The control and understanding of magnetic interactions of spin centers within discrete molecules as well as within molecular networks are at the core of molecular magnetism. In this context, we aim to address various open questions, for example:
Which magnetic phenomena can actually be realized in single molecules (i.e., quasi-zerodimensional spin structures)? This includes e.g. static and dynamic ordering phenomena such as phase transitions or spin glass characteristics.
What is the response of these spin structures to changes such as structural distortions, redistribution of spin centers, or changes to the exchange connectivity between the spin centers? What happens when spin clusters are interlinked to result in multidimensional networks?
How can magnetic molecules be utilized in the area of molecular spintronics, i.e., the combined exploitation of molecular charge and magnetic states? How can we contact molecules or attach them to conducting as well as non-conducting surfaces for this very purpose?
What effects do non-standard ligand fields have on the spin centers? How does the electrostatic environment affect the molecular magnetic characteristics? What theoretical approaches can be used to adequately model these relations?
Closely linked to this topic are our projects focusing on the chemistry and physics of polyoxometalates, a class of compounds with an unmatched potential for chemical functionalization and structural complexity. Polyoxometalates allow for a structural and electronic control that far surpasses that known for classical coordination compounds. These molecular metal oxide clusters can even aggregate to ultra-large oligomeres that fill the gap between discrete molecules and molecule-based network structures. This allows us to study the transition from discrete to extended, multi-dimensional structures in terms of electronic and magnetic properties. The chemistry of polyoxometalates still poses several fundamental questions, since the precise reaction mechanisms underlying the self-assembly of these nano-scaled clusters remain unknown. Likewise, their syntheses remain serendipitous and rational synthesis strategies are still rare.
We are also interested in the homogeneous catalytic activity of such polyoxometalates. Here, oxidation catalysis, water oxidation, and O2 activation as well as the integration of hydrolytically stable systems in photochemical cells are being explored.
Organic Single-Molecule Spintronics
Dr. Sergio Sanz Calvo
Marvin Metzelaars, M.Sc.
Sidra Sarwar, M.Sc.
Tim Secker, M.Sc.
Paul Sieverding, M.Sc.
• Synthesis and characterization of lanthanide complexes with aromatic ligands
Lanthanide complexes can have very interesting magnetic properties, in particular a high anisotropy making those potential targets as quantum bits. We are developing new families of aromatic ligands based on phthalocyanine or cyclopentadienyl groups tailored to strongly affect the magnetic properties of the complexed ions. Additionally, the ligands are designed to allow for deposition on a surface, thus allowing for subsequent investigation of the properties at the scale of the isolated molecule using scanning tunneling microscopy (STM). The latter studies are conducted in the group of Prof. C.M. Schneider (Peter Grünberg Institute (PGI-6), Jülich Research Center).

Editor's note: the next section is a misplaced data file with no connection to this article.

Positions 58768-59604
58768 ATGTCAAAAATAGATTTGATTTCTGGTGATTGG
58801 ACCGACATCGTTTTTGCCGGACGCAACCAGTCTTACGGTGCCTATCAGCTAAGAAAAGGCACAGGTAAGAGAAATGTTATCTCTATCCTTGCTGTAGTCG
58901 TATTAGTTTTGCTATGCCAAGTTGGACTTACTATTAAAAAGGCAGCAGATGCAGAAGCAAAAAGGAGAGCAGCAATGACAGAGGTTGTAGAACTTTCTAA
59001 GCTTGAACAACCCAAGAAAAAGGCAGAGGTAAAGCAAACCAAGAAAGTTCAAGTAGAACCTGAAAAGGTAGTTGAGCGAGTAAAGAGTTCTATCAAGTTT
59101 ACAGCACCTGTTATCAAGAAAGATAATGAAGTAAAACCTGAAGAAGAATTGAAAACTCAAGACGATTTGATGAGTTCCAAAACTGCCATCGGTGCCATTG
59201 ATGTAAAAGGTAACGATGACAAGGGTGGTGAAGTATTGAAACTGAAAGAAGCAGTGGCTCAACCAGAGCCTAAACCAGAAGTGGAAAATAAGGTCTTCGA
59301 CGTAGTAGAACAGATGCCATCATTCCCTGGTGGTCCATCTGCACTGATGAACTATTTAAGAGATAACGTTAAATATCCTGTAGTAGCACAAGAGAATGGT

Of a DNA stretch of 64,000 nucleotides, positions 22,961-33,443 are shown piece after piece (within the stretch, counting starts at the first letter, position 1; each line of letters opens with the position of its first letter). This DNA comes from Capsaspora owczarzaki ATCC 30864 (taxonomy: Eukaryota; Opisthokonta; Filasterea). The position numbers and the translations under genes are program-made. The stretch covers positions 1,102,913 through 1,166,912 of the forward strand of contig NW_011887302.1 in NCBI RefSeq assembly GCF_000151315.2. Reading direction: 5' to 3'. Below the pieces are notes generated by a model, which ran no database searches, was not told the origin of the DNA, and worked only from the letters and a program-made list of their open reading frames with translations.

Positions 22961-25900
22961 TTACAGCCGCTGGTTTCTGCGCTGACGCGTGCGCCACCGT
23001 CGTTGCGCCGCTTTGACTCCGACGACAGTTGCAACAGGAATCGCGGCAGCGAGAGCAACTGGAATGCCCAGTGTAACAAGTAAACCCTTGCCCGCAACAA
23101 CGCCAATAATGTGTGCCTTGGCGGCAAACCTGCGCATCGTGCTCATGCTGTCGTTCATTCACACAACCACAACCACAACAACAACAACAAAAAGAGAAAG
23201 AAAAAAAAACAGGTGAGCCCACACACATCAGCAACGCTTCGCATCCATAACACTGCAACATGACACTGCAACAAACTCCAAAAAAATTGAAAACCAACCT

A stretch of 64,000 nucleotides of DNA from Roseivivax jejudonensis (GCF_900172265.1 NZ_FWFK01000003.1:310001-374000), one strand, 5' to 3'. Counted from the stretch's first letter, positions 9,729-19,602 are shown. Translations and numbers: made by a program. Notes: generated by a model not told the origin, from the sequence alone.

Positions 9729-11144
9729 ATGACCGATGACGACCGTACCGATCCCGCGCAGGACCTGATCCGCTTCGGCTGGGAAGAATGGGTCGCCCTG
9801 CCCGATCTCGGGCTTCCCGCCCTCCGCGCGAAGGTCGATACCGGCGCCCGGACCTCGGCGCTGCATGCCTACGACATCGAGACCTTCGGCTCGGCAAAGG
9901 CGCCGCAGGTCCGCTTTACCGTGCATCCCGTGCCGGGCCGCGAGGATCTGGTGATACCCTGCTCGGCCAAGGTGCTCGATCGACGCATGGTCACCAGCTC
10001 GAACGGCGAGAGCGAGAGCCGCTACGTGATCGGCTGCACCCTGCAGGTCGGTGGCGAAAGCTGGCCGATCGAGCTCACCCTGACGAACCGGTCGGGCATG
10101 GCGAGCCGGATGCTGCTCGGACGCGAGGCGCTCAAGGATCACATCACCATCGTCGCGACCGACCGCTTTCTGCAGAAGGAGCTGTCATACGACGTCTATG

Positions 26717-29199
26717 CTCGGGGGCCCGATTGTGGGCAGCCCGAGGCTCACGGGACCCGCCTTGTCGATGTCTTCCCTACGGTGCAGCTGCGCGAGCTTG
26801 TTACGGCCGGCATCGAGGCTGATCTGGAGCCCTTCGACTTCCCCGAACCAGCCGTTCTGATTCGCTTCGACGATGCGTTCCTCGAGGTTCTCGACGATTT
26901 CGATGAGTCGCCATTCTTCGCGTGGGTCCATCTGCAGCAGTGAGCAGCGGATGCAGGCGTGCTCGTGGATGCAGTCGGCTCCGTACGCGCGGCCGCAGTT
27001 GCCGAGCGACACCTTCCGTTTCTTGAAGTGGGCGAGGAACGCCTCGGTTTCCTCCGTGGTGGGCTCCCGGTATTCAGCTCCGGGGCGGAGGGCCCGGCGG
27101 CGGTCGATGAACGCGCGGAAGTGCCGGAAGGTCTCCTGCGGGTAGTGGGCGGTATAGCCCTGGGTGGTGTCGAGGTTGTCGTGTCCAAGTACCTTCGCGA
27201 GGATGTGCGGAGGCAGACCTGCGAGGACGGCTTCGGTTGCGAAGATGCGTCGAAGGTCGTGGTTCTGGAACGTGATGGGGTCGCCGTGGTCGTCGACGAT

S. Fahrendorf, N. Atodiresei, C. Besson, V. Caciuc, F. Matthes, S. Blügel, P. Kögerler, D.E. Bürgler, C.M. Schneider, Nature Commun., 2013, 4, 2425/1-6.
Principal investigator: |
Dr. Natalya Izarova
Dr. rer. nat. Maria Stuckart
Tuba Iftikhar, M.Sc.
Wenyan Wang, M.Sc.
Polyoxometalates (POMs) are discrete high-nuclearity oxoanions of early transition metals, most commonly V, Nb, Ta, Mo, and W in their highest and second-highest oxidation states. The ability of variety of polyoxomolybdates and -tungstates to act as polydentate O-donor ligands towards different electrophiles and stabilize large polynuclear assemblies of magnetic metal ions within fully inorganic metal oxide framework allows preparation of numerous species with intriguing structures and properties. The ability to undergo redox transformations without significant structural changes, thermal stability, tunability of magnetic properties and large dimensions (1 – 5 nm) render such complexes very attractive for applications in molecular magnetism, catalysis, molecular nanoelectronics and medicine.
Our efforts are focused on development of synthetic approaches allowing attachment of electrodes precursors to discrete magnetic polyoxoanions at specific positions on the path to single-molecule spintronic devices.
Dr. rer. nat. Helmut Schilder (†)
Dr. rer. nat. Dr.-Ing. Jan van Leusen
• Development of CONDON 3.0 and wxJFinder.
• Modeling and simulation of the magnetic properties of isolated or multiple, interacting d- and f-metals.
• Support of the above-mentioned projects by magnetochemical analysis of metal complexes.
Functionalization of carbon nanotubes with magnetic molecules
Henrik Flötotto, M.Sc.
We design and synthesize complexes that combine interesting magnetic properties with chemical functions allowing a covalent attachment to carbon nanotubes and various spectroscopic handles that can be used to characterize the obtained material from the macroscopic to the nanoscopic scale. In collaboration with the group of Dr. C. Meyer (Peter Grünberg Institute, Jülich Research Center), we react those molecules with nanotubes grown on various substrates. The influence of the functionalization on the charge and spin transport properties of the nanotubes can then be investigated by Dr. Meyer and her coworkers.
C. Meyer, C. Besson, R. Frielinghaus, A.-K. Saelhoff, H. Flötotto, L. Houben, P. Kögerler, C.M. Schneider, Phys. Status Solidi B, 2012, 249, 2412-2415.